The recent "Ask the Chefs" feature on SSP's Scholarly Kitchen asked the question "What do you think is the most important trend in publishing today?" The answers ranged from the fallout from budget cuts in research libraries to the dominance of technology companies like Google, Amazon, and Apple to the end of the Big Deal as the business model that facilitated STM's shift to an online business model.
I was particularly pleased to see the solutions-oriented answers around putting content closer to the end-user and the growth of new workflow tools that enhance productivity. Empowering the user and focusing on the customer are never bad business strategies.
And yet I wonder if all publishers appreciate what it means to truly empower the user. Publishers who are overly focused on driving users to their websites often ignore the downstream tools and services where users prefer to discover, curate and socialize content, or access an article inside a workflow that recognizes their particular environment. That environment can recognize whether or not a user has subscription-based access. It can invoice the user's company so the user doesn't have to pull out his credit card to complete a royalty-generating transaction. It can help the user discover content that she might have missed in a Pubmed search.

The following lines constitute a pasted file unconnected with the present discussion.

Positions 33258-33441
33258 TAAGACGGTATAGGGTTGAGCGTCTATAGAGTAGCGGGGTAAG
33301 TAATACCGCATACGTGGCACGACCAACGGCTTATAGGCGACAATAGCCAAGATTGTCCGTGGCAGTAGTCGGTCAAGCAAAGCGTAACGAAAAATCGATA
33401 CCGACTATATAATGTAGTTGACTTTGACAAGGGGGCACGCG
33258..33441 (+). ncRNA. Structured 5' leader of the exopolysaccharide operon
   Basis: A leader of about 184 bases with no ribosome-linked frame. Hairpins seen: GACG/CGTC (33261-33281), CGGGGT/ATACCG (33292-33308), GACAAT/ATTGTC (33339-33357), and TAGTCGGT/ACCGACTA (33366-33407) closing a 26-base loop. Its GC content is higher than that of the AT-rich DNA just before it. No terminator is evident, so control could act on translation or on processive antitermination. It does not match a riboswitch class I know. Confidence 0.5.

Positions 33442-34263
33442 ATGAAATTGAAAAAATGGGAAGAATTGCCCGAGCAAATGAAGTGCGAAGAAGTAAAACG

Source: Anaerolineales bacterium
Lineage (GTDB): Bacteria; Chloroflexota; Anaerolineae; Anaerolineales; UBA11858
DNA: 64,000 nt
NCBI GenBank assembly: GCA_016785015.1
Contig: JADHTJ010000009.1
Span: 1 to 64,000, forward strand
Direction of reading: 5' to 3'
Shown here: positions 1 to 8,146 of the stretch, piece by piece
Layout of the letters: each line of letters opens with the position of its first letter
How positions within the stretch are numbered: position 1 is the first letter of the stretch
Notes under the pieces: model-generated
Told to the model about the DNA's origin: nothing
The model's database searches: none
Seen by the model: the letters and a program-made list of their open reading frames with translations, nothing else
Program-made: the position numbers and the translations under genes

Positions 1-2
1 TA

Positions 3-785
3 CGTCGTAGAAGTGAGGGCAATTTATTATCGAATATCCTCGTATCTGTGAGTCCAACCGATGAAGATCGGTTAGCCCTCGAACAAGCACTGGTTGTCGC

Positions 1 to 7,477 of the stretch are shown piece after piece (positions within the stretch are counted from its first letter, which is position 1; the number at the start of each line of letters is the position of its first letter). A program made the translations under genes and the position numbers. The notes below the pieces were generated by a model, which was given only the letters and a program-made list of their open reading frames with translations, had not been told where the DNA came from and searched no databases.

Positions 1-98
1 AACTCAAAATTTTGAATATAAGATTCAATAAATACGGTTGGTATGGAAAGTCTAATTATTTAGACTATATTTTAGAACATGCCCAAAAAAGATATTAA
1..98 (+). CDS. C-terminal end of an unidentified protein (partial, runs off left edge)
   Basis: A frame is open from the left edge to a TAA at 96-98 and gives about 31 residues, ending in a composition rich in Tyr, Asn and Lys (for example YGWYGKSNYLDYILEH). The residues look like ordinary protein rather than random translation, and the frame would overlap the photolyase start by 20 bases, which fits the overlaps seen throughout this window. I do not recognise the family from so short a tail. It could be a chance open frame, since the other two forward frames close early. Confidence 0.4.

Users may not start on a publisher's platform, but they can get there if that publisher works with the user's preferred productivity tools. All roads can lead to Rome only if a publisher takes down the roadblocks, which require the user to start and end on their platform.
Granted not all productivity tools are sensitive to publisher concerns like copyright compliance and linking subscribers over, so a publishers looking to empower their readers at their preferred point of engagement need to do their homework. Does the vendor provide regular usage reports to publisher partners? Do they generate revenue for the publisher or just use publisher content as a springboard for their own revenue producing purposes? Do they acknowledge the publisher's IP or attempt to skirt copyright issues? Do they add value to the publisher as well as the end user?
I hope that the chefs' answers to the question will point more publishers toward recognizing the role reputable outside tools (eg document delivery, article collaboration, etc.) have in providing services to end users that individual publishers on their own cannot supply on their own.